R
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    Dec 06, 2007 4:44 AM GMT
    What was her tone? Do you think she was chastising you for not going to the funeral? Like...you didnt care enough to come to the funeral, so why would you expect more than a phone-photo. Surely, you wont be offended, you don't care that much.
  • Alan95823

    Posts: 306

    Dec 06, 2007 4:51 AM GMT
    I'm thinking that she's coming from a place of grief, and put herself in your shoes - want to go to the funeral and say goodbye, but unable to, so maybe she thought showing you the picture was the next best thing? She could have thought she was helping you deal with your grief, so your rebuff may have hurt her.

    I'd follow-up with her and make sure she's ok, letting her know that you reacted the way you did out of surprise since you weren't expecting that.

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    Dec 06, 2007 5:10 AM GMT
    Not knowing the background details, I would tend to agree with ITJock. People tend to be less rational when grieving. Your shock and surprise are quite understandable, but I think that the situation calls for an extra measure of grace and compassion.
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    Dec 06, 2007 5:23 AM GMT
    Actually I think that's awesome, or at least a great idea -- I mean we usually spend big bucks making them look nice for when they are in the coffin so why not take a picture of them looking their best at the send off? And true historically people have taken pictures, or in the distant past certainly made images -- think the death masks, shrouds and such. So is it really unnatural to take a picture, or make an image, of the dead?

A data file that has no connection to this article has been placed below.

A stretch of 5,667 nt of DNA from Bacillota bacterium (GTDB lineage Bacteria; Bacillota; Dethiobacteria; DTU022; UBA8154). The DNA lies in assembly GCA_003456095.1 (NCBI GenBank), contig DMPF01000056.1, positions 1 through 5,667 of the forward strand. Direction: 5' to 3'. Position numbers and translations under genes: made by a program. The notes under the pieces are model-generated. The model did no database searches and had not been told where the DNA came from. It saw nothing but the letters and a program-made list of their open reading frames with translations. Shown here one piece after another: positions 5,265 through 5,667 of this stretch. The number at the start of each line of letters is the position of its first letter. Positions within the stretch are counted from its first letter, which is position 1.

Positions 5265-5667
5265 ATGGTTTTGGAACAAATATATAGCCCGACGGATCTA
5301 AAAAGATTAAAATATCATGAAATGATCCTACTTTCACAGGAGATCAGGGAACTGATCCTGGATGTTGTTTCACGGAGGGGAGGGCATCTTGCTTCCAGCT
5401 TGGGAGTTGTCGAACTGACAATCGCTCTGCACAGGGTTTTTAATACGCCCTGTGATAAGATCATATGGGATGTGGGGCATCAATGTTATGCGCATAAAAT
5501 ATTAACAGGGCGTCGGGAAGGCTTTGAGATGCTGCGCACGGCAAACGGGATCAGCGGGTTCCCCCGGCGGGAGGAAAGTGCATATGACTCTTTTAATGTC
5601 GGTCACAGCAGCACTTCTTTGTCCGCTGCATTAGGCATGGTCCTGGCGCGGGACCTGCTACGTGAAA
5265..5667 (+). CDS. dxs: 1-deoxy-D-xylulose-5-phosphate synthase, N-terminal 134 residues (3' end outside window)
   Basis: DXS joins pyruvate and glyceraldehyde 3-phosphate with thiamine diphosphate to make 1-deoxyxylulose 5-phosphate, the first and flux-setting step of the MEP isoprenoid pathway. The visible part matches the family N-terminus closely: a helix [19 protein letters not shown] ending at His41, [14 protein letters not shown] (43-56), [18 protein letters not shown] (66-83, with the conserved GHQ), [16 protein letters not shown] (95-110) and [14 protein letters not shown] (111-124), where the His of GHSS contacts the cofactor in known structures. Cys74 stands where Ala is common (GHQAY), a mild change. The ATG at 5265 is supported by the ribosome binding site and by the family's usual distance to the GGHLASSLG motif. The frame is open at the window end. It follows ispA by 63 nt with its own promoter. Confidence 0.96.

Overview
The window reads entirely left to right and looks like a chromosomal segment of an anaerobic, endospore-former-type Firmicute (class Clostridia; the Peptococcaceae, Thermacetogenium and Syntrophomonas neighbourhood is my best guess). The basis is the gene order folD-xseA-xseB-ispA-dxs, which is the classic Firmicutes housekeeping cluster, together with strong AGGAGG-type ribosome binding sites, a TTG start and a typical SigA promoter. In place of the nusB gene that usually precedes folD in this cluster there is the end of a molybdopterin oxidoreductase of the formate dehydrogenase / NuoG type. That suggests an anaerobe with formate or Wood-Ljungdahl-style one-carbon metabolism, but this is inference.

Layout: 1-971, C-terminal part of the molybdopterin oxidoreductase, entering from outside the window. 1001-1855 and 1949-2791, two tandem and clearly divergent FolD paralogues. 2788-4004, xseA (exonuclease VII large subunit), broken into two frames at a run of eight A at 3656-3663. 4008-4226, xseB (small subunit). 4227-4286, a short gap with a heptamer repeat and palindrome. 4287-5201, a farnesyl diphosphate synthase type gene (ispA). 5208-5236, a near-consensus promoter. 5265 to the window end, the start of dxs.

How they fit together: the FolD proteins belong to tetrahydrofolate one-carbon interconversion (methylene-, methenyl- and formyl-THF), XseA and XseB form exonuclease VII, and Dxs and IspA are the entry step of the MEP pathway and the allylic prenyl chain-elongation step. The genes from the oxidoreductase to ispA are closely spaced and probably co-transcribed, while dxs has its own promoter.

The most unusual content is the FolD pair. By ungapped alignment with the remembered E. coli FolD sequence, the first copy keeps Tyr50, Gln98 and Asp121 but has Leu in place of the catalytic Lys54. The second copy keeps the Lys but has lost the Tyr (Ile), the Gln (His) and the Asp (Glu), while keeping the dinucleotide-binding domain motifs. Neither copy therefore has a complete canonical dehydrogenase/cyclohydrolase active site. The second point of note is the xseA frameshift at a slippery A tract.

Honestly we see much more compromising pictures of the dead on TV all the time, and not just in the movies. I think what makes the difference to you is that he is your relative. I mean really what is worse to take the picture, and show it, of someone laying in their coffin than of a mutilated body on the evening news? And those mutilated bodies are the relatives of someone even if it is not your relative.
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    Dec 06, 2007 5:26 AM GMT
    As long as the picture wasn't accompanied by a humorous caption. That's not appropriate until the mourning period ends.
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    Dec 06, 2007 5:47 AM GMT
    I agree with some of the comments suggesting your mom was just dealing with her father's death in her own way. When my dad died suddenly last year we all went into a Twilight Zone autopilot mode. Most events from June and July of 2006 are still a blur in my mind, and I know I did a few things that might seem bizarre. Like telling Mom to not disconnect Dad's business phone line until I had a chance to record the voice in his voicemail greeting. (I called his phone number and stuck a microphone to a telephone handset.) Or wearing one of Dad's suits to the funeral. (Why not? It fit perfectly and somehow connected me with him.) Or making a CD of songs that had been playing at the house during the last few days of his life, and then sending those CDs to my mom, sisters, aunt and uncle. (Why the hell would I create a CD that makes me get choked up every time I play it?) I guess I did those things to cope in my own weird way. It was a surreal time period and I still have difficulty wrapping my head around the fact that he really is gone.